Deals are good, but relationships are better. By choosing to serve the client over chasing sales, you can play the long game — and succeed.
If you’re in sales, you know that closing deals is critical to your success. But deals, as fun and potentially life-altering as they can be, are fleeting. Consumable. Perishable. Non-recyclable.
All to say, deals don’t make a long-lasting, successful sales career. So what does? Relationships.
Client relationships, when genuinely developed and nurtured over time, are enduring. They are as self-sustaining as they are satisfying and rewarding. And they create successful sales careers with serious staying power.
Moreover, sans relationships, selling is simply a series of transactions — just one short-lived deal after another. You may meet your quota and make a good living, but feel like a frantic Bill Murray in “Groundhog Day.”
Deal or No Deal
In my eight years in sales, I’ve spent too much time myopically focusing on my deal funnel.
Sure, I have consistently exceeded my quotas and earned plenty of recognition and rewards. But I’ve also paid a price. My chosen approach — deal first, relationship second — has been tiresome, a nerve-racking, never-ending cycle of chasing sales.
Recently, however, I have recognized this Sisyphean story and changed my ways. I’m now focusing my energy on the relationship cycle. In fact, as I write this article, one of my clients and I are approaching our 17th project in less than 11 months. And though these current projects may be smaller than some large “one and done” deals I’ve closed in the past, they’re giving me greater peace of mind: Instead of hunting for big game, I am planting and watering the seeds for a self-sustaining, flowering field of crops.
The Six Stages of Sales Relationships
In his “Little Teal Book of Trust,” renowned author and sales trainer Jeffrey Gitomer talks about the six stages of sales relationships. Such a progression is important, as it’s a road map to cultivating meaningful, long-term relationships with clients. This not only improves your work but also increases your worth to any employer — present or future. After all, when your clients begin to value you over your company itself, you become a hot commodity.
Here’s my interpretation of Gitomer’s six stages, with a fast tip on how to progress from one stage to another.
1. Transactional Vendor
You may be closing deals, but you’re all push and no pull. To progress to the second stage, change your conversations from products to solutions, concentrating on outcomes that are timely and consequential to the client.
2. Likeable Vendor-Provider
You get the job done, always with great service and care. But in the sales world, that’s a dime a dozen. To progress to the third stage, go deeper, including advancing your active listening skills and demonstrating a real desire to do even more.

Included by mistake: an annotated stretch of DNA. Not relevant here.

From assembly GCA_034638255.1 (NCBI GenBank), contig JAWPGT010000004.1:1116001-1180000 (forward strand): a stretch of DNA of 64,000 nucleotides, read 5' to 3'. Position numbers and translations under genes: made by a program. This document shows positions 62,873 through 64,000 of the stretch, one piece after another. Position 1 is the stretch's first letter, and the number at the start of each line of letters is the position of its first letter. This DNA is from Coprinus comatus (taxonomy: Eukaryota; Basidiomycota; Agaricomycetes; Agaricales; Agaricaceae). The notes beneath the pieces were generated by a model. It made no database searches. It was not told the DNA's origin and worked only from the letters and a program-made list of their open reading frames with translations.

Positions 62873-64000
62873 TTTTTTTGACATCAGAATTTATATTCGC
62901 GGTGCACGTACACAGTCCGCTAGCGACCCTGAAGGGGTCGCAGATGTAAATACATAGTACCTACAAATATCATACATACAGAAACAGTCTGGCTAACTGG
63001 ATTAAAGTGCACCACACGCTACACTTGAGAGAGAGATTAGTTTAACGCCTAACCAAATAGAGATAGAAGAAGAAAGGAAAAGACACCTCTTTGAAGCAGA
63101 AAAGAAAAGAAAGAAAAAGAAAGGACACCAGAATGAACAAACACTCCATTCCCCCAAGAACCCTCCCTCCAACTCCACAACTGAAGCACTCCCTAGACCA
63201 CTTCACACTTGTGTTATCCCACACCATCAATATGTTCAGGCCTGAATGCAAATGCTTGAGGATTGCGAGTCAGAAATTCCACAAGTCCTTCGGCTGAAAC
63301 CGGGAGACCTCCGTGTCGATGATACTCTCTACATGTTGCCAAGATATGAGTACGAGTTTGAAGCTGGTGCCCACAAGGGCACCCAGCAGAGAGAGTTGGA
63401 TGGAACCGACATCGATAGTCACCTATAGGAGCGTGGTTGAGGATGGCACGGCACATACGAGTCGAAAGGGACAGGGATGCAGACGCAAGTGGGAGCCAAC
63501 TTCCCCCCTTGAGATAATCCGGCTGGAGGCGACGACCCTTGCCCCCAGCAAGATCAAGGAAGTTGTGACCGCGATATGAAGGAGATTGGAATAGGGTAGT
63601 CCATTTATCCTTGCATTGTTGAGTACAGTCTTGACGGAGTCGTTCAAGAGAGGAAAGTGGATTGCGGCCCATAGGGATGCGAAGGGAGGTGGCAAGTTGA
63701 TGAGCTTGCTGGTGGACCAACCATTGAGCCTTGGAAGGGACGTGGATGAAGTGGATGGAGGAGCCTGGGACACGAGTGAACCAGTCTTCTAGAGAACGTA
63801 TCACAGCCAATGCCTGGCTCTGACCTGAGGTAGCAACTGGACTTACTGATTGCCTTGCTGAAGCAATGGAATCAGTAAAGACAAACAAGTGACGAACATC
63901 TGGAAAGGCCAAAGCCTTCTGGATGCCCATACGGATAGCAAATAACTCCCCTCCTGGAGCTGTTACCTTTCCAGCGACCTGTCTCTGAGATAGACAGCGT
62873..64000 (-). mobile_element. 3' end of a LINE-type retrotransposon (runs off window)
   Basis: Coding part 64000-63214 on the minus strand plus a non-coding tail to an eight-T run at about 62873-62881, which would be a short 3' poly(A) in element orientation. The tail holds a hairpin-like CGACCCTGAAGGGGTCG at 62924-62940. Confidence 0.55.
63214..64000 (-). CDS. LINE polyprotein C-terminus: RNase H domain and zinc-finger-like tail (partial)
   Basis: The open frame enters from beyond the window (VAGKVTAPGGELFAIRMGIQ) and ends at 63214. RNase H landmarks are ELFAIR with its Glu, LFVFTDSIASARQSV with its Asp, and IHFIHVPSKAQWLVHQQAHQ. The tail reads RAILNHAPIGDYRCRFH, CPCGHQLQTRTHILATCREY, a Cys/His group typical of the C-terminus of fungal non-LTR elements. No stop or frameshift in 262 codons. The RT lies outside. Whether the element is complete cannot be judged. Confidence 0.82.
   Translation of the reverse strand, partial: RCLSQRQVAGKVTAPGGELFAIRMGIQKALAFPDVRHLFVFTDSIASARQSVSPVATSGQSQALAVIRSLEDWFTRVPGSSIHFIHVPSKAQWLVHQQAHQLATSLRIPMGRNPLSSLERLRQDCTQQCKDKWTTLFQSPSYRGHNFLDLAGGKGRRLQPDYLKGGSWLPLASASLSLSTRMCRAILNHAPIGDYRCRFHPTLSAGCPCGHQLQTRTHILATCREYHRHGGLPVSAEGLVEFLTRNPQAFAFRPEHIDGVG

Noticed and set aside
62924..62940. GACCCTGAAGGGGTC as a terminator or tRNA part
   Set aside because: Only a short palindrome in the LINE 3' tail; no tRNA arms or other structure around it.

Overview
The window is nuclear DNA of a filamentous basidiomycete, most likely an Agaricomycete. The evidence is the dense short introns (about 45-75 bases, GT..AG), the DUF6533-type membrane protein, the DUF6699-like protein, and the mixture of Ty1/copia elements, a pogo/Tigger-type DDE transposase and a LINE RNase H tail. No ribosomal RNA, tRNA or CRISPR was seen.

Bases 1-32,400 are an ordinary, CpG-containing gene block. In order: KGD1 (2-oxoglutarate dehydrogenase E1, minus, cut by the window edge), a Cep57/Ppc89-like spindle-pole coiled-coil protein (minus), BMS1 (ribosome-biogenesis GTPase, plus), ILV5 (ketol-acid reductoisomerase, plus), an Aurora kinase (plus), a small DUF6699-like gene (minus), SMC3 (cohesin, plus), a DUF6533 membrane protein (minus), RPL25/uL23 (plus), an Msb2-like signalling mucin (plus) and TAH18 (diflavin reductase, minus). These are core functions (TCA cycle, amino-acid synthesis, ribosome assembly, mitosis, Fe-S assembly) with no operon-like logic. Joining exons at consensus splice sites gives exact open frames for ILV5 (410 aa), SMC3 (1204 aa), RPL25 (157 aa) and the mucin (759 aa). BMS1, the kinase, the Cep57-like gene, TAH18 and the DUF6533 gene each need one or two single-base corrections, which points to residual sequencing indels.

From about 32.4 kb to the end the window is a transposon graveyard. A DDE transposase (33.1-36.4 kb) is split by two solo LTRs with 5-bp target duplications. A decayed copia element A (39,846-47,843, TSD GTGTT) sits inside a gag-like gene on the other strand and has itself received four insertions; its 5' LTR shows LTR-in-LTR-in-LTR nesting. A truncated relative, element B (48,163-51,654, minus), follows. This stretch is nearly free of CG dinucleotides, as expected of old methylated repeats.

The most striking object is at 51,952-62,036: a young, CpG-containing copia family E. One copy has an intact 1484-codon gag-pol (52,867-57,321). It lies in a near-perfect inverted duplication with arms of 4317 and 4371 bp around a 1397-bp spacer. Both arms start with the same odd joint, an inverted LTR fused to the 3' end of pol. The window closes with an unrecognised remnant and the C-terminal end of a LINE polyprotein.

3. Valuable Provider
You are more than earning your keep, but this is no time to rest on your laurels. To progress to the fourth stage, you need to differentiate yourself, boosting both your value and credibility. One strategy is to become a subject matter expert, or SME, or to have access to appropriate SMEs within your company.
4. Impactful Expert
You are really upping your game, providing a crucial, differentiated expertise. To progress to the fifth stage, you must perform at this level every time — like clockwork. Also, take a pass on work that isn’t a best fit, ask illuminating questions, and focus on foundational areas to your client’s business.
5. Credible and Respected Expert
You are a star. To ascend to the rarified air of the sixth and final stage, however, you have to be a lifesaver to the client — helping them save or successfully transcend their career — and propel them beyond their own expectations. Additionally, it’s vital that you enjoy each other’s company and perhaps are even friends outside of the day-to-day. And you must be highly versatile, unfailingly selfless, and totally transparent.
6. Trusted Advisor
Congratulations! You, sir or madam, are a consummate sales professional. You’re continuing to make a game-changing difference in your client’s career, providing ongoing counsel, expertise, insights, and opinions. In fact, they probably think of you as an extension of themselves. You should be very proud to be here — at the pinnacle of your profession — as only a select few ever reach this perch in their entire career. It’s here that you can appreciate the quiet at the top while you sip piña coladas at President’s Club.
Also, it’s important to note that these final three stages aren’t fully in your control. They require you and your client to value business relationships to a similar extent. What’s more, forcing the issue may have negative consequences, such as a client potentially taking advantage of your time and resources. But worry not. Even making it to the third stage can be extremely positive and productive.
So, yes, deals are good, but relationships are better. By choosing to serve the client over chasing sales, you can — and will — create a successful sales career with serious staying power.